In the calendar of holidays devoted to wine days, one of the latest to be entered is Cabernet Franc Day, spearheaded by a winemaking couple in California that fell in love with one of the older grape varietals. Not only that, but they were finally approved to have a tasting room and fortuitously it was announced by them on Cabernet Franc Day. It is considered the third grape of Bordeaux and science has proven that it is the father of Cabernet Sauvignon and lately to found also to be part of Merlot; which explains why the grape is so often blended with those grapes. And as a personal aside, it is the grape for my Bride, which I sometimes take advantageous of, when I am selecting a wine. My own belief is that, I think it displays terroir the best of all the red wines.
This past Thanksgiving, we were going to have a Cabernet Franc celebration. One of my Bride’s sisters discovered a Cabernet Franc wine from South America that they poured for my Bride one night and she was ecstatic about the wine and they said that they were going to get another bottle or two for me to try on Thanksgiving. Her mother-in-law was coming to our house for the American Thanksgiving Day dinner as well, and she went to the Wine Store to get a bottle of Cabernet Franc from a winery in Niagara-on-the-Lake that we totally enjoyed during our trips up there. In Canada, you basically have to go the Province to buy your wine, beer and liquor, at one time, in Michigan it was the same way, as I can remember as a kid going with my father when he was making a liquor run; it eventually changed to the point where now you can buy alcoholic beverages at grocery stores, corner markets, gas stations and if they could get it cheap enough, even the “Dollar” stores may one day sell the products. I mean, how can you not like a winery that uses not only my initials, but my Bride’s as well. We had to take a Kodak moment to memorialize that visit. Unfortunately, my brother-in-law’s mother slipped and fell at their house and later it was revealed that she broke her pelvis, and understandably none of them came for dinner, but we did send them some food that evening. So, that evening we only had one bottle of Cabernet Franc from our cellar, along with the other wines we poured. We went to pay a visit to see her, before she made the probably painful return trip to Canada, even with pain medications, but Canada really doesn’t want to pay America for medical services and vice-versa.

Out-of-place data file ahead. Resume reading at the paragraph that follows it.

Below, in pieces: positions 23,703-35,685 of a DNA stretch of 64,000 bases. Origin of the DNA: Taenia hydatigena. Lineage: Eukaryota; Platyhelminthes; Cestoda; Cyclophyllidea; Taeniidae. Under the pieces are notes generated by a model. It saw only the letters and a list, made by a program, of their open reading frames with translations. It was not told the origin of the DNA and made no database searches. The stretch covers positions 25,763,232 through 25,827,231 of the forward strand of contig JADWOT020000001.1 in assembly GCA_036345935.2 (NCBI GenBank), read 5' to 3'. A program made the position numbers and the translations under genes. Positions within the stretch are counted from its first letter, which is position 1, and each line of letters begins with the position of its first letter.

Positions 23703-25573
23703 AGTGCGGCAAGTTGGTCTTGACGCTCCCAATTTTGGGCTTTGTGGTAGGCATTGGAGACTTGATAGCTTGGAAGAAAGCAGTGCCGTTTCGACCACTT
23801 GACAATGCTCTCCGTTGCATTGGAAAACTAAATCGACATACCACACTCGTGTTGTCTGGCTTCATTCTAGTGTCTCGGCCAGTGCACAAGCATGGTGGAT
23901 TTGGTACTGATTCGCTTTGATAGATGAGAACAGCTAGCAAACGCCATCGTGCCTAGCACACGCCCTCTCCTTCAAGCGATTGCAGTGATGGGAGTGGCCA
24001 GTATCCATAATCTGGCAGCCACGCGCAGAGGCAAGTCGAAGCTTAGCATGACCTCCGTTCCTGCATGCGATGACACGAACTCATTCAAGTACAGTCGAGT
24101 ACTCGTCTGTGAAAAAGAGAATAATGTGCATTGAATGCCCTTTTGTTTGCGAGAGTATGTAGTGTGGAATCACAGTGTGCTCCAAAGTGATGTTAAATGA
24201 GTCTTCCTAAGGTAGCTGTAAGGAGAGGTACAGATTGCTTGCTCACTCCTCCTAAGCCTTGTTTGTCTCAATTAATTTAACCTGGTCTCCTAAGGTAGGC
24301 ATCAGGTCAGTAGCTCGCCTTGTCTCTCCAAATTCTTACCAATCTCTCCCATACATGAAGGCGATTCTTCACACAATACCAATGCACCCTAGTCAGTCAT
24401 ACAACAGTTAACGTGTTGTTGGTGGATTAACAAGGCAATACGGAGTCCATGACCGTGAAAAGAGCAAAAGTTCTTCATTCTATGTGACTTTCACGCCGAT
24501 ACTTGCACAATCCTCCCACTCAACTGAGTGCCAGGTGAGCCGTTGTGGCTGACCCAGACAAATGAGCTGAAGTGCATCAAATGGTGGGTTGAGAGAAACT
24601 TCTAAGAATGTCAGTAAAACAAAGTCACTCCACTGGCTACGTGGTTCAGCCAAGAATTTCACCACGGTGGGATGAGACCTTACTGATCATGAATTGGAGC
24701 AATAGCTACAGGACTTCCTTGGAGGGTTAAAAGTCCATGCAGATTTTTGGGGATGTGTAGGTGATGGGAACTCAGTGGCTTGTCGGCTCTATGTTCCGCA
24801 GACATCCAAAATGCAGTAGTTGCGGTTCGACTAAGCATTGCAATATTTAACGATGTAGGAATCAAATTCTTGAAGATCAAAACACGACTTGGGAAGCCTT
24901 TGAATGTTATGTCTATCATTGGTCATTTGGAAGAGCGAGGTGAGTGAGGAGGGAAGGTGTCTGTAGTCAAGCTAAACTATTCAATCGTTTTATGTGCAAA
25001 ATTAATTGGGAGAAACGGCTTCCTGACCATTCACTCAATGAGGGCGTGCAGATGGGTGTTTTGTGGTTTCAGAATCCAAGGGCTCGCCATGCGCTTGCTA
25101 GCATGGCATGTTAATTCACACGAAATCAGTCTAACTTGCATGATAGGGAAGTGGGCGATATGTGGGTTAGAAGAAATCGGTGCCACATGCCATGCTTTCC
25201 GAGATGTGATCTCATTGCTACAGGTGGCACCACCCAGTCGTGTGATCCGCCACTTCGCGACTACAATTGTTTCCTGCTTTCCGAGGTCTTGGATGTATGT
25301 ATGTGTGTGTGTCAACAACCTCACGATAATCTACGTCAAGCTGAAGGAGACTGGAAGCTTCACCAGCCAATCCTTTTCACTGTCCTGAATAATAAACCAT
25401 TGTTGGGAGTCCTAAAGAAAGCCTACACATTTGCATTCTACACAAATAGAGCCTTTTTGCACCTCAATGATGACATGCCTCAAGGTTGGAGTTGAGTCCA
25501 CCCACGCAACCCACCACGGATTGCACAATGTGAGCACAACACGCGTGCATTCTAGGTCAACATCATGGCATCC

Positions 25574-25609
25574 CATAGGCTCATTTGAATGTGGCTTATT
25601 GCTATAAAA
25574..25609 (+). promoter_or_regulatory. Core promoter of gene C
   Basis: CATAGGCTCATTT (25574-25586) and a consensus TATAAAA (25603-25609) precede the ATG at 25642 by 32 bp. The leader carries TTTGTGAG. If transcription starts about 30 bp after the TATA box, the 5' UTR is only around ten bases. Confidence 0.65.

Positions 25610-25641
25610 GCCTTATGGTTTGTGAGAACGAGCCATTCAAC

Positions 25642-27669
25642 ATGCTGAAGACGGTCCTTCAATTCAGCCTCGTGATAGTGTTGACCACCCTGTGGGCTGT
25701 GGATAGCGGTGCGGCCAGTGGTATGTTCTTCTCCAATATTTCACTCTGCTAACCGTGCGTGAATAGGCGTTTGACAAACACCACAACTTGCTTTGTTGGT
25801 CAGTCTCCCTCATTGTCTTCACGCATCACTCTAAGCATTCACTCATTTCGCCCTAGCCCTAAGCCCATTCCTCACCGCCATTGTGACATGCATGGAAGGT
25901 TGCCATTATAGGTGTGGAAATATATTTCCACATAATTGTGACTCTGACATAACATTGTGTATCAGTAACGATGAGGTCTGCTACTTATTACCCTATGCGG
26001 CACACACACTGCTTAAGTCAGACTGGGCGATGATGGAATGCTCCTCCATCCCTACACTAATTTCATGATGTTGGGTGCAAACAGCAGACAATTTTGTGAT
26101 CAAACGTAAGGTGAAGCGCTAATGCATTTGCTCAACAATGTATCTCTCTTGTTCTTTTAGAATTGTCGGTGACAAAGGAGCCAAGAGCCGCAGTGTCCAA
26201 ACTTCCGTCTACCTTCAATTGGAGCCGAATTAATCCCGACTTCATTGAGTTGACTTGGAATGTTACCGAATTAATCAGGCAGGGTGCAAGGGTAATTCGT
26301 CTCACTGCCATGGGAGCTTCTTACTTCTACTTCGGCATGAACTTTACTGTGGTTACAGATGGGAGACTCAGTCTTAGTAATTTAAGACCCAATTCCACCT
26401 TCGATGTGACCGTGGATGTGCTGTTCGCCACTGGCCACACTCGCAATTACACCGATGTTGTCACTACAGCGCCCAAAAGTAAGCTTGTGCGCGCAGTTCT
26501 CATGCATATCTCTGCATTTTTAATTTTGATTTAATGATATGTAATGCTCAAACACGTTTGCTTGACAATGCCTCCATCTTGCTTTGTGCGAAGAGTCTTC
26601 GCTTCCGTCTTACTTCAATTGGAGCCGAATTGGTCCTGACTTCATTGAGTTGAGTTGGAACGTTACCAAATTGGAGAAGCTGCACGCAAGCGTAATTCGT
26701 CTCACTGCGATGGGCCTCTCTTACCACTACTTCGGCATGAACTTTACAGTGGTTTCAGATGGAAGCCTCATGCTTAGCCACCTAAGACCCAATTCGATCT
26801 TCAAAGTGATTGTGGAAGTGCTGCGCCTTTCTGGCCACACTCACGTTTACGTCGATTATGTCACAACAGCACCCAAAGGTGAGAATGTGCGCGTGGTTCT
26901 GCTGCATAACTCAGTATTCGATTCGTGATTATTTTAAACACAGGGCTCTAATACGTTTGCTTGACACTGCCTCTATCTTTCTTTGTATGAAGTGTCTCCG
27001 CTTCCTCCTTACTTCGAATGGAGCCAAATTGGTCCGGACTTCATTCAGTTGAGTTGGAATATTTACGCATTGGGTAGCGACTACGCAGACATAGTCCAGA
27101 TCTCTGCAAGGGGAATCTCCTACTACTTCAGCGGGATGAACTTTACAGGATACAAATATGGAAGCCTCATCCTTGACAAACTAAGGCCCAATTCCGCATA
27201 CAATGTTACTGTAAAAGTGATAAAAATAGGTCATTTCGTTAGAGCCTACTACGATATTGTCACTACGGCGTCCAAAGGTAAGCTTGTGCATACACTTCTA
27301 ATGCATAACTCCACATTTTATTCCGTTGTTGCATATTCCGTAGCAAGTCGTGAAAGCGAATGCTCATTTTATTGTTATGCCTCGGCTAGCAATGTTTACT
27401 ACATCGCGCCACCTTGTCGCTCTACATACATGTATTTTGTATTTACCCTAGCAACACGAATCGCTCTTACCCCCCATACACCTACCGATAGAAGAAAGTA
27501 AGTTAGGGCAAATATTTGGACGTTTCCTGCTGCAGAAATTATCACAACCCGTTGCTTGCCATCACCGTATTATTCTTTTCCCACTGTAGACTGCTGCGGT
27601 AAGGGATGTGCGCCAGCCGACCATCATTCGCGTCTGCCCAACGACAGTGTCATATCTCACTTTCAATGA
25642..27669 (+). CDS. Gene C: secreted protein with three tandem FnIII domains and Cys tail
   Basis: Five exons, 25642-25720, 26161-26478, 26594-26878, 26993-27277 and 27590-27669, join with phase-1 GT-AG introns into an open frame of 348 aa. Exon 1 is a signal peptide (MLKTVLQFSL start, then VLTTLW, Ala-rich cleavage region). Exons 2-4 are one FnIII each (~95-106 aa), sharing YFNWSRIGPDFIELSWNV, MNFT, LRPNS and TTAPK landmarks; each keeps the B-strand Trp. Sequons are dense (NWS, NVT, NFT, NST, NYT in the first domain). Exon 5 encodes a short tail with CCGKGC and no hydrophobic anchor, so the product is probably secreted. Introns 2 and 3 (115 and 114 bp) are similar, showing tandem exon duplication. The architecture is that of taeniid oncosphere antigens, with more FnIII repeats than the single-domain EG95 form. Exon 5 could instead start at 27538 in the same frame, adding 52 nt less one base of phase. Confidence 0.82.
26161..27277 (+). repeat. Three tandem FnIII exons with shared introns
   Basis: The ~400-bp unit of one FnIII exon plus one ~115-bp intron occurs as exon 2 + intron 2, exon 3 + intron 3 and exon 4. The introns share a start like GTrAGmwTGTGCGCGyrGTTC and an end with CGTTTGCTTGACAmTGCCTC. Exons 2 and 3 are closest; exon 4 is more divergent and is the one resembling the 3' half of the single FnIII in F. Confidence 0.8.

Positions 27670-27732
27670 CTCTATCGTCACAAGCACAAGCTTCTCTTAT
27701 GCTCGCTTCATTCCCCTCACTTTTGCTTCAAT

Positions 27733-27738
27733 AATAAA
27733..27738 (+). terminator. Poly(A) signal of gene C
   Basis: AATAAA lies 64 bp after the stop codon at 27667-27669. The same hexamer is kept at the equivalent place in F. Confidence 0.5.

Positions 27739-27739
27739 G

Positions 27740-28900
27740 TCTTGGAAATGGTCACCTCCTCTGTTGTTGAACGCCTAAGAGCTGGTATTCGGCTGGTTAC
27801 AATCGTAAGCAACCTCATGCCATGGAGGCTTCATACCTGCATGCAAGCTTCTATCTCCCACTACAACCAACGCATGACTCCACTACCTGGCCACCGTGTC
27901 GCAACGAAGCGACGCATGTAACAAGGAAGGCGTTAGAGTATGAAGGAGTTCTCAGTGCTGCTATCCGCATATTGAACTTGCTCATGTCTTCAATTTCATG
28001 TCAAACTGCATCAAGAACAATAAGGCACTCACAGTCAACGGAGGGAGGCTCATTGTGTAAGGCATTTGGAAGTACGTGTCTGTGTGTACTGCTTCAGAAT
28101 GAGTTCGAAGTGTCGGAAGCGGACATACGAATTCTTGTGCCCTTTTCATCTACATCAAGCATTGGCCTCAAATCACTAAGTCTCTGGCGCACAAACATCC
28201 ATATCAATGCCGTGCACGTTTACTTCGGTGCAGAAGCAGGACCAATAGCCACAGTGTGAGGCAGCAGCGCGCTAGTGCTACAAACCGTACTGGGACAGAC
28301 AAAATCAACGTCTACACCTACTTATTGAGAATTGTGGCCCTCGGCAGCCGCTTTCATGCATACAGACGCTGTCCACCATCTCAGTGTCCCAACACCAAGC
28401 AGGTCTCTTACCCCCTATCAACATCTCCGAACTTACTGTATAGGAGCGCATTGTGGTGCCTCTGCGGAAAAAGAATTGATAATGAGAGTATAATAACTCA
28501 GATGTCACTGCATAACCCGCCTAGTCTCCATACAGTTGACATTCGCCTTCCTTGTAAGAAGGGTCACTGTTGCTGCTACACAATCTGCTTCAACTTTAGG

While we were visiting, she gave us our Holiday gift of a bottle of Jackson-Triggs Niagara Estate Reserve Cabernet Franc-Cabernet Sauvignon Niagara Peninsula VQA 2021. We decided to have Filet Mignon, potatoes and haricot vert for our Cabernet Franc dinner. Alan Jackson and Don Triggs started the winery in 1993, and they are billed as “Canada’s Most Awarded Winery.” They have vineyards in Ontario and British Columbia. I am glad that the winery had some information about the wines, because I had to search my articles for any background information, because they only want to tell the world that they are diversified and they must be afraid of the past twenty-nine years, which makes research more difficult. The grapes were harvested and vinified separately, with cold soaking on the skins for two days. Initial fermentation and malolactic fermentation were done in vats. Afterwards the juice was aged for six months in oak, and then blended afterwards. For this wine, it was determined that the Cabernet Franc was the dominate wine. A nice dark garnet wine with notes of dark fruit, florals and vanilla. On the palate I thought more red fruit, than dark fruit with some tones of oak, soft tannins and a shorter finish. While a nice tasting wine, it was by no means a Cabernet Franc wine that we were expecting.